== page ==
US electricity prices rise again as AI, onshoring may mean decades of power demand growth: BofA

Energy News Beat

Dive Brief:

The year-over-year inflation rate for U.S. electricity prices reached 5.9% in May, up from 3.8% in January, according to Bank of America Institute, a think tank utilizing proprietary data to develop insights into consumer behavior and the economy.
Utility payments — including electricity, gas, waste removal and water — declined 1.4%  in the early months of 2024, but growth in electricity demand from artificial intelligence and industrial onshoring means any bill respite is likely short-lived, BofA analysts said in a July 2 research note, “Powering the revolution.”
Electric vehicles and heat pumps are driving consumer electricity demand higher, while industrial onshoring and the rise of data centers and artificial intelligence are also putting upward pressure on prices, the analysts said. BofA Global Research estimates AI computing will require an additional 18 GW to 28 GW of generation capacity by 2026.

Dive Insight:

Consumers got some relief on utility bills early this year but electricity prices are expected to continue rising, according to BofA.

“Electricity demand is actually increasing, pressuring supply, and it may continue to do so for a long time as industrial onshoring and the AI revolution are both turbo-charging the need for generating capacity,” analysts wrote. “This demand for significant investment in generation and related distribution infrastructure could be a headwind to consumers’ utility bills for the foreseeable future.”

U.S. electricity demand stagnated over the last decade, but the U.S. Department of Energy says some grid operators are now expecting annual demand growth of 5% to 6%.

And there is little consumers can do to reduce power consumption because electricity “is not really a discretionary item for households,” BofA said. “And usage is also being driven by some trends such as the need for increased cooling in response to longer and more frequent heatwaves.”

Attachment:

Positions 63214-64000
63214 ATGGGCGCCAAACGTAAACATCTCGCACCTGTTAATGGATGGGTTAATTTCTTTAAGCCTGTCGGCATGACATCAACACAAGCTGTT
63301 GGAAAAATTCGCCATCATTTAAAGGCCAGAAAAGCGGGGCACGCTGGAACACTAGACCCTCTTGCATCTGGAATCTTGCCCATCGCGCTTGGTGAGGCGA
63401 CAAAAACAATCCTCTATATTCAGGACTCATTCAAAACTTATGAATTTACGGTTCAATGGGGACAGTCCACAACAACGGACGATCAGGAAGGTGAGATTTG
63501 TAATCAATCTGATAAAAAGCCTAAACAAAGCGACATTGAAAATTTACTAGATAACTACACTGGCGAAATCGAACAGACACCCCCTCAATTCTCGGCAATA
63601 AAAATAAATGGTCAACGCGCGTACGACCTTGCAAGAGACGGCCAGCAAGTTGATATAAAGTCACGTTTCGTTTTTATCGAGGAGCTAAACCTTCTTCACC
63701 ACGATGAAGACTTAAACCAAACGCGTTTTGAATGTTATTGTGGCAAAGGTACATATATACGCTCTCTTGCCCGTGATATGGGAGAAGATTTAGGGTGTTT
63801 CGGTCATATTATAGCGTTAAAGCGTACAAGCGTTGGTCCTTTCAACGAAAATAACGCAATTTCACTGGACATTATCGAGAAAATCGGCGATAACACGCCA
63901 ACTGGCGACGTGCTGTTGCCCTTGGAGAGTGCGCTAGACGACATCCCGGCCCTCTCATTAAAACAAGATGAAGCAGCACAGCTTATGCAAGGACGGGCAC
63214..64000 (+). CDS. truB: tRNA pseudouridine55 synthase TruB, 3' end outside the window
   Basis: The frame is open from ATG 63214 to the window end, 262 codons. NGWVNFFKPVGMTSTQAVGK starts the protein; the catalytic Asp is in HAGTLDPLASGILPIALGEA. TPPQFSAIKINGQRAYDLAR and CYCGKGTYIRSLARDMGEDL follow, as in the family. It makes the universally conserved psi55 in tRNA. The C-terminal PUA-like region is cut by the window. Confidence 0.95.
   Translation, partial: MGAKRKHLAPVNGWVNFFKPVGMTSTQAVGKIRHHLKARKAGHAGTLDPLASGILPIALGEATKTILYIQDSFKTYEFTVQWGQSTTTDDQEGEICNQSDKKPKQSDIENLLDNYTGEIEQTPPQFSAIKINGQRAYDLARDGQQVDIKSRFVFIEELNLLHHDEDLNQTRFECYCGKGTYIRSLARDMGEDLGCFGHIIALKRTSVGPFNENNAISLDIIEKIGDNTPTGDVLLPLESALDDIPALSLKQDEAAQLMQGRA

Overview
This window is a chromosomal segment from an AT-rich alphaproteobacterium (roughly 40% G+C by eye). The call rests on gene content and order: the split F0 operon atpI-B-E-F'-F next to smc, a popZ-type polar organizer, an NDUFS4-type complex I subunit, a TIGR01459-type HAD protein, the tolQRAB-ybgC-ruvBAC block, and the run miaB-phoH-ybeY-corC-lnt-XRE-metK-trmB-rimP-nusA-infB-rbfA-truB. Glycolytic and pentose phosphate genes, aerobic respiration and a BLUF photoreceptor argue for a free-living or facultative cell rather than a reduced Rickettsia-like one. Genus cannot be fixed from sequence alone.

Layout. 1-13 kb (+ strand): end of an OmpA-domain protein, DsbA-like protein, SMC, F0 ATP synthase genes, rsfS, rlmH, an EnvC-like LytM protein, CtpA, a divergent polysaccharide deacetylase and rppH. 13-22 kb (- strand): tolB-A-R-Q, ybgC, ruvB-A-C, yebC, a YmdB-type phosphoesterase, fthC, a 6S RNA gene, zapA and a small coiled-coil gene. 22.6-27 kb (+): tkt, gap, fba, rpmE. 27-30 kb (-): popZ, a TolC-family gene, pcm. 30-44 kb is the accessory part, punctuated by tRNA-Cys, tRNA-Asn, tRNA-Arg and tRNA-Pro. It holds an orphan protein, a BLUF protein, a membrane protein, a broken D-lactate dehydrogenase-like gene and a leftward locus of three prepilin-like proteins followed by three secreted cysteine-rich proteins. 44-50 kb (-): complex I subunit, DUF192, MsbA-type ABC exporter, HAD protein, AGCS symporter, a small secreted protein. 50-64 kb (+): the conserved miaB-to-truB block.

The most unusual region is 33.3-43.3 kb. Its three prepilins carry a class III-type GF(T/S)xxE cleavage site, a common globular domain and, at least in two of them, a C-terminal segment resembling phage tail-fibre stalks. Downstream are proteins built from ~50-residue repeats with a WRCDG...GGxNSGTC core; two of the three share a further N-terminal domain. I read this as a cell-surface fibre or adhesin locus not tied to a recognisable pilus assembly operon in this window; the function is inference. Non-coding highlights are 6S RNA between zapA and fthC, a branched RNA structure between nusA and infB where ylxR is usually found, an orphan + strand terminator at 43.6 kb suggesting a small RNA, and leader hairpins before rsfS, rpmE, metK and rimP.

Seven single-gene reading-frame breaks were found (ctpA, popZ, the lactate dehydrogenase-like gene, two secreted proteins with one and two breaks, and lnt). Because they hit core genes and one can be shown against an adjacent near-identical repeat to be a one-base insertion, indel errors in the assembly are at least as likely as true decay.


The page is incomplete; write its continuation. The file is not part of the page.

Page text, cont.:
Industrial onshoring, driven in part by incentives in the Inflation Reduction Act and the Creating Helpful Incentives to Produce Semiconductors Act, is raising U.S. manufacturing capacity and its demand for electricity. “Given the long timelines in building large plants there is probably much more to come,” analysts said. “The AI revolution and industrial onshoring are likely to be multi-year — perhaps multi-decade — trends, so the demand for electricity may continue to ramp up from these sources for a long while yet.”

Rising demand means investment in new generation capacity and distribution infrastructure “will need to be sustained,” BofA analysts said. And despite fluctuations in fossil fuel prices, “the need for extra capacity in the electricity generation system may well act as a headwind to any prolonged drop in their utility bills.”

Data centers could consume 9% of the United States’ electricity generation by 2030 — double the amount consumed today, according to research from the Electric Power Research Institute. That rise is being led by AI queries and generation, which requires about ten times the electricity of traditional internet searches, according to EPRI.

AI, however, “can also be part of the solution to rising electricity demand, helping drive ‘smarter’ power grids that distribute electricity more efficiently to regions where demand is highest,” BofA said.

AI can help lower grid costs and reduce emissions from electricity generation, according to DOE — but the technology also poses significant risks if deployed “naïvely,” the agency said in an April report. Four categories of grid risks have emerged, including adversarial attacks against AI systems, unintentional failures of AI models, the use of AI to execute cyber or physical grid attacks, and supply chain compromises, the agency said.


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The post US electricity prices rise again as AI, onshoring may mean decades of power demand growth: BofA appeared first on Energy News Beat.




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